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Theory and Practice: How Appropriations Will Actually Work for FY 20

June 24, 2019

Q: What is “regular order” appropriations and why is it rarely achieved?

A: Under the “good government” version of appropriations — enshrined in law — the House and Senate agree on a budget that contains a ceiling for federal discretionary spending (the 302(a) number) and allocates those monies to conform with spending caps, if any. The appropriations committees then takes the 302(a) number and divides it among the 12 subcommittees (the 302(b) numbers). Appropriators then devote themselves to marking up all of the spending bills, gaining conference agreements on numbers, and sending the bills to the President for signature by September 30 or earlier. This is a straightforward process, dubbed “regular order appropriations.” Congress has always struggled to achieve “regular order” and it last occurred a decade ago. More background is here.

Q. Why is a budget deal needed this year and why is an agreement so hard to reach?

A: The purpose of the Budget Control Act of 2011 (BCA) was to slow the growth in federal spending over the subsequent 10-year period. To achieve this, the BCA sets aggregate spending caps on defense and non-defense funding for each year. From the beginning, the spending levels were too low and Congress found it difficult to comply with the very discipline that it had tried to impose on itself. After the painful sequestration (across-the-board cuts) that occurred in FY 13, it became clear that a budget deal would be needed every one or two years to let funding come up to a more realistic level.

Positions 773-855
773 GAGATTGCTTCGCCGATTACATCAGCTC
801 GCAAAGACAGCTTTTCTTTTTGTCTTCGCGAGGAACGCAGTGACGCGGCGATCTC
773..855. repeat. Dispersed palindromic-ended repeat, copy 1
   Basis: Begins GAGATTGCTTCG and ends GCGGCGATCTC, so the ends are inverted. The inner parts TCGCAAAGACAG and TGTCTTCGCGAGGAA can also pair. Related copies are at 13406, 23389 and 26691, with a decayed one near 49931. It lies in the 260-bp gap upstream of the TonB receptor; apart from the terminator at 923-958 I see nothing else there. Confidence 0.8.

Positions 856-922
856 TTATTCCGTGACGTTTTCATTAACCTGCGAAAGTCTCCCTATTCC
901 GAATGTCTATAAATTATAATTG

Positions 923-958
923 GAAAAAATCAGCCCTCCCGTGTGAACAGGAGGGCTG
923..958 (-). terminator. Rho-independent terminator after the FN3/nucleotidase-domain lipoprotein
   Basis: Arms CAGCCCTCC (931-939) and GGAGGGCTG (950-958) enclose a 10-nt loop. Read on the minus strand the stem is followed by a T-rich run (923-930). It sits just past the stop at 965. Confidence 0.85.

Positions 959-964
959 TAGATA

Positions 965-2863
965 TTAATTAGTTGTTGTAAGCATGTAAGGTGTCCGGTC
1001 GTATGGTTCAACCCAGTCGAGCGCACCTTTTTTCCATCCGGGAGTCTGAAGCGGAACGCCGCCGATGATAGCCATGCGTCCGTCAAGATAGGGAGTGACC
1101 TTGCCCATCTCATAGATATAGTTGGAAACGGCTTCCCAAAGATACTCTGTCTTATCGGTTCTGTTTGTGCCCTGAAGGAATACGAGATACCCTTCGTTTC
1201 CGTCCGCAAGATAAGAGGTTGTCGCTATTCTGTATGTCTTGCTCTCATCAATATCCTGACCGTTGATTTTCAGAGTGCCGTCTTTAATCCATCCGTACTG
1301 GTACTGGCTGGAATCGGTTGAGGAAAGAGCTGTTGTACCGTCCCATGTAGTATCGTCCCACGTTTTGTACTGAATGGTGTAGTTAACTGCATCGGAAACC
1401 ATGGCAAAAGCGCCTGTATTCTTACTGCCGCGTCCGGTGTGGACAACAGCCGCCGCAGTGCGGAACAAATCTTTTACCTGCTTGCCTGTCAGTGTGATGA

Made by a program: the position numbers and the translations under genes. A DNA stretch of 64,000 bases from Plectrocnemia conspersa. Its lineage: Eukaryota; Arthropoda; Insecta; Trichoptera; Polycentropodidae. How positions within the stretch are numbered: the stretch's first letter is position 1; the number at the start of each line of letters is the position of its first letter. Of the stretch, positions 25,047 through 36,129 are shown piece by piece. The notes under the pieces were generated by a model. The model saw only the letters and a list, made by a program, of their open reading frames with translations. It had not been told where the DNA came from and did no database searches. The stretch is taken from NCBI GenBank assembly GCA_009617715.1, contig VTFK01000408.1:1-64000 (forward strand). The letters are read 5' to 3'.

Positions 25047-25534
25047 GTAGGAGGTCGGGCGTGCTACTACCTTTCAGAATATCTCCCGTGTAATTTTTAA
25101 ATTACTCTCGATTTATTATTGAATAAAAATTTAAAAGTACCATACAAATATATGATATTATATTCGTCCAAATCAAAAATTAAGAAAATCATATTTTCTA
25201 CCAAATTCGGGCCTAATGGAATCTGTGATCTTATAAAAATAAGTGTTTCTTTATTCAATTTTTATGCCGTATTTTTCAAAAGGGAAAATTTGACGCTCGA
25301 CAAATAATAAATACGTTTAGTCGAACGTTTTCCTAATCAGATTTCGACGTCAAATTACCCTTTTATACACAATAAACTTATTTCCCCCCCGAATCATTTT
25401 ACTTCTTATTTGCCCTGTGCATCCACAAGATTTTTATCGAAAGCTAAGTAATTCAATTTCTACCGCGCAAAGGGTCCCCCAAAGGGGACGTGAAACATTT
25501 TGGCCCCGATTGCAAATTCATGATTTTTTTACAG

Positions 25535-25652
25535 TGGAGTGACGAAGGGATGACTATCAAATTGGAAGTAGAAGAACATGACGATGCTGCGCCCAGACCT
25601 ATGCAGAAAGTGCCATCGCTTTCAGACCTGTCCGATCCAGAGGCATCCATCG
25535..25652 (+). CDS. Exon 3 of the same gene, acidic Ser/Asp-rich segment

The last deal covered FY 18 and FY 19, but left in place the BCA caps for FY 20. Those caps would create a ceiling for defense spending at a level $70+ billion less than FY 19 and a ceiling for non-defense spending at a level $50+ billion less than FY 19. Virtually all Members of Congress support lifting the caps for FY 20 (and possibly FY 21), although there are significant disagreements about what the new levels should be. The President is also part of the negotiations because lifting the caps will require legislation the President could sign or veto.

Q: What else is complicating negotiations this year?

A: Notably, the debt ceiling for the federal government will be breached some time this Fall, risking a possible default on US government securities. So, a government shutdown could occur because there are no spending bills or CRs in place, but also if the country can no longer pay its bills because of a default. Speaker Pelosi and others are determined that a budget deal includes an increase in the debt ceiling. Also, the 2020 election cycle is already under way, but it is still early. If the budget deal covers only FY 20, it risks a repeat of this fight next summer as Congress considers FY 21 spending and right before the election.

Q: What happened when House and Senate leadership — from both parties — sat down this week to negotiate with Treasury Secretary Mnuchin, acting White House chief of staff Mulvaney, and OMB acting head Vought

A: As the meeting made clear, there are still substantial differences among the three parties with regard to spending levels and also defense vs. non-defense spending. Negotiating will be needed and, hopefully, be resolved before the fiscal year expires in 14 weeks.

Editorial note: The Analysis and Commentary section is written by Steven Grossman, Deputy Executive Director of the Alliance for a Stronger FDA.

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